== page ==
Top 6 shows that were cancelled too soon
I don’t watch television shows until they’ve been renewed for at least a fifth season. Why, you ask?
Because I am a killer of good television.
It’s a documented fact that if I love a show, it will fail to find other viewers and the network will unceremoniously ax it before its time. You can all thank me for the fact that Supernatural is still going strong in season 10; I didn’t start watching it until this year. You’re welcome.
Here are the top 6 brilliant, engaging, clever shows that were cancelled only because I liked them (I mean, what other reason could there have been, right?)
6. John Doe
A mystery man literally falls from the sky, naked, with complete amnesia…but an encyclopedic knowledge of EVERYTHING else. Who wouldn’t want to watch that show? Well, apparently, everyone but me managed to avoid it. The show was cancelled after only 22 episodes in 2002. Damn it. Twelve years later and I’m still bummed that I never found out who John Doe was or what happened to him.
5. Vengeance Unlimited
I’m dating myself with this one, but this 1998 drama starred the fabulous Michael Madsen as Mr. Church, a mystery man who offered people who were wronged by criminals revenge in exchange for one million dollars…or a favor, that he would collect at his leisure. His elaborately-plotted revenge schemes would do Emily Thorne proud and kept me highly entertained for 16 episodes before the network pulled the plug. Mr. Church, if you’re still out there somewhere, I’ve got an old boss I’d like to talk to you about…
4. Veronica Mars
This show about an incredibly intelligent, tough young girl who moonlighted as a private detective at her father’s agency suffered an especially cruel mid-season cancellation. I’m still too bitter to talk about it. The follow-up movie eased my pain somewhat. That’s all I have to say about that.
3. Dark Angel
James Cameron directed this 2000 sci-fi drama set in the post-apocalyptic Pacific Northwest. The show starred Jessica Alba as Max, a genetically enhanced super human who, as a child, escaped from the lab that created her, along with a group of others like her. The show was cancelled in 2002 just as a class war between broke out between the misunderstood super humans and an intolerant population of “normal people”. So, not only was I denied a satisfying, happy ending for the characters I’d grown to love, but I was also deprived of my only source of Jensen Ackles, who I didn’t see again for several years. Talk about a slap in the face! Goes to show that even an Academy Award-winning director can’t save a show I like from cancellation.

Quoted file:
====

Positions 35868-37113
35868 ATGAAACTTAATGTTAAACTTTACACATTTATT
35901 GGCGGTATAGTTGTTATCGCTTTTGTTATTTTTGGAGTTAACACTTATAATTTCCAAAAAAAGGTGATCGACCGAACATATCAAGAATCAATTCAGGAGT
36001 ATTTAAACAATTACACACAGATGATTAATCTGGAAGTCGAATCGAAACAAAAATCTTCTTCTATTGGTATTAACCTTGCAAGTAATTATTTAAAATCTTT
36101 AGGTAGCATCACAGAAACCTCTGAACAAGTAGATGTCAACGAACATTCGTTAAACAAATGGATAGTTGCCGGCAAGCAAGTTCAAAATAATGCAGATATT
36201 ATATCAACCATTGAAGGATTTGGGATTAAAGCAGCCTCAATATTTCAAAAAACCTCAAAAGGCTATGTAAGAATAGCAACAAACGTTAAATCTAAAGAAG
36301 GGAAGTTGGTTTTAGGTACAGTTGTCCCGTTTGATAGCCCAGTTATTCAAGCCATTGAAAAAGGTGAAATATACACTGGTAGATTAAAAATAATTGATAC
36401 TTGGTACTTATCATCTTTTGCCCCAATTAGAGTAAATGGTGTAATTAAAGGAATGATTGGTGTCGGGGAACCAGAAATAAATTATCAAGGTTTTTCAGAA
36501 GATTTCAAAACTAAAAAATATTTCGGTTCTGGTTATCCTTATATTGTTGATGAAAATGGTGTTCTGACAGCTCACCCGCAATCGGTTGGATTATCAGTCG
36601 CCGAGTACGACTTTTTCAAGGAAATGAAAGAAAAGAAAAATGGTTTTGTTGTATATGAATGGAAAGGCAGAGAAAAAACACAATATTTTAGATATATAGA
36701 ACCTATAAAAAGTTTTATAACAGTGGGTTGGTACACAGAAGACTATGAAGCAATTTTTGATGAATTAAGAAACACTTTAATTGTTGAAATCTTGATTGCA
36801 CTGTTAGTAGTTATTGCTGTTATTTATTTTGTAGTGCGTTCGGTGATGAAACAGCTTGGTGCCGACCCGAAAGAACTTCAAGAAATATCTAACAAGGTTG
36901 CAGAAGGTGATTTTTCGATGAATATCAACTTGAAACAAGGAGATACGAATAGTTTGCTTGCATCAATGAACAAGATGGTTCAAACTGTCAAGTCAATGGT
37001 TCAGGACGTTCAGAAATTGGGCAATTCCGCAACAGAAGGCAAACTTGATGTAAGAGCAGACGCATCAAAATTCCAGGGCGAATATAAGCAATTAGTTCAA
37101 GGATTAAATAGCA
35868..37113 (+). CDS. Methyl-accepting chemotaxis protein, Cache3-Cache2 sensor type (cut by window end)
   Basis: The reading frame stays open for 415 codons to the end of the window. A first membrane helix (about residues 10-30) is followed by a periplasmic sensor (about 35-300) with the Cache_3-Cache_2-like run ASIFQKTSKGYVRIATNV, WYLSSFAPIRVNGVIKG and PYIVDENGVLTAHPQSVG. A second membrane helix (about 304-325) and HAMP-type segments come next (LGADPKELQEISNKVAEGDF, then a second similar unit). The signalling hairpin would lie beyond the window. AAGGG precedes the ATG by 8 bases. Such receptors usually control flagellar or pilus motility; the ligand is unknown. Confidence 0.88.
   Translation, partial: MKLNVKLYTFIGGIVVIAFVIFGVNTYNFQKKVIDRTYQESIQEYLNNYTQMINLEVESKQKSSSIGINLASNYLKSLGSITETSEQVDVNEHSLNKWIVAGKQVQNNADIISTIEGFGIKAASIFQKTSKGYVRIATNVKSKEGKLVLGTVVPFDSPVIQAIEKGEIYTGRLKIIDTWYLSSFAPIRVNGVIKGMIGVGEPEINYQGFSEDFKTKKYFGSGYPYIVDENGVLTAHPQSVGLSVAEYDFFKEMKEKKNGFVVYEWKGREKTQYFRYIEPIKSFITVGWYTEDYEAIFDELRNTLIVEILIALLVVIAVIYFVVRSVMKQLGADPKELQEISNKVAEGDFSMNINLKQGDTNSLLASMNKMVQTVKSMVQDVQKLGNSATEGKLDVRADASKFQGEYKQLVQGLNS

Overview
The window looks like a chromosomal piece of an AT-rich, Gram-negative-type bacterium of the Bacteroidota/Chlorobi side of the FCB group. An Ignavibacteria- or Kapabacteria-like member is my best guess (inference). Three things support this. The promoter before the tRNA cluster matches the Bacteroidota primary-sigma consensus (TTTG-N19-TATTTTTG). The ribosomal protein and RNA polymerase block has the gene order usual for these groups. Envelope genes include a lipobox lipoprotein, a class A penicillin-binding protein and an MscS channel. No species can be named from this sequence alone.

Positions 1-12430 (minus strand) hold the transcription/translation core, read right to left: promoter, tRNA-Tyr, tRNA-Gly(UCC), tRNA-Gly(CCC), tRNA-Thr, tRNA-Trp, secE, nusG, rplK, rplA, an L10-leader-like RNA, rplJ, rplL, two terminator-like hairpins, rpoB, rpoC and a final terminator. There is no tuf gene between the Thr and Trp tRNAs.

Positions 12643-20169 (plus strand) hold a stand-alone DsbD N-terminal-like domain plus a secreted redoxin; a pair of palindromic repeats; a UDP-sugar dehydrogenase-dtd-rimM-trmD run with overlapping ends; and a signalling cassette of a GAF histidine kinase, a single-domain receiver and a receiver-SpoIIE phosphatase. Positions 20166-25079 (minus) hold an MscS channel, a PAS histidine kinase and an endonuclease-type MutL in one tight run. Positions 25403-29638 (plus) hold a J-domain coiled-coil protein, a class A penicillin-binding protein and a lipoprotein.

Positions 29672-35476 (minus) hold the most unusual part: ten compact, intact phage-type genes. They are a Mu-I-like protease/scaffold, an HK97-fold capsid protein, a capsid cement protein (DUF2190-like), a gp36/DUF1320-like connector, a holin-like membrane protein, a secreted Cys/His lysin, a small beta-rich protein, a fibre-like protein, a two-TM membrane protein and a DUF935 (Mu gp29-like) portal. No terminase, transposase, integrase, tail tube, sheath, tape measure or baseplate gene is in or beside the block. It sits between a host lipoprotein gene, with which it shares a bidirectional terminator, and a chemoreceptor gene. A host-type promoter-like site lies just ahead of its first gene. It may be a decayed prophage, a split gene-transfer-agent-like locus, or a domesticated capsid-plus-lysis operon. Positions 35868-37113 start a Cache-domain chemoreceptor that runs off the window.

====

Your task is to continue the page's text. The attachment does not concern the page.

This Buffy the Vampire Slayer spin-off had a longer run than my favorite shows typically enjoy, but its season 5 cancellation was still heart-breaking. The last episode closes at the start of an epic, against-all-odds type of battle between good and evil. Will Angel and his crew survive? What happens next? Will the freakin’ dragon destroy LA? I have no idea. None of my questions were answered. I don’t blame Joss Whedon (he can do no wrong)…but what the hell? The network couldn’t foot the bill for ONE more episode? A follow-up movie? A note to let me know that Angel and Spike made it out of the battle in one piece? Shame on you, network. Boo!
This space-Western was well-written, wicked clever, and full of loveable, flawed, complex characters. So, clearly, the network had no choice but to cancel it after only 14 episodes (only 11 of which actually aired). The show, like its follow-up movie, was brilliant and tragic (because it ENDED).
So, I pose this question:
If we all agree to quit watching The Real Housewives of New Jersey, The Kardashians, and American Idol, do you think we could convince a network to make room in the line-up for more terrific scripted television shows like John Doe, Vengeance Unlimited, Veronica Mars, Dark Angel, and Firefly? Is that too much to ask?
And in return, I promise you the following: I won’t watch until your favorite shows been renewed for at least a fifth season. Don’t say I never did anything for you…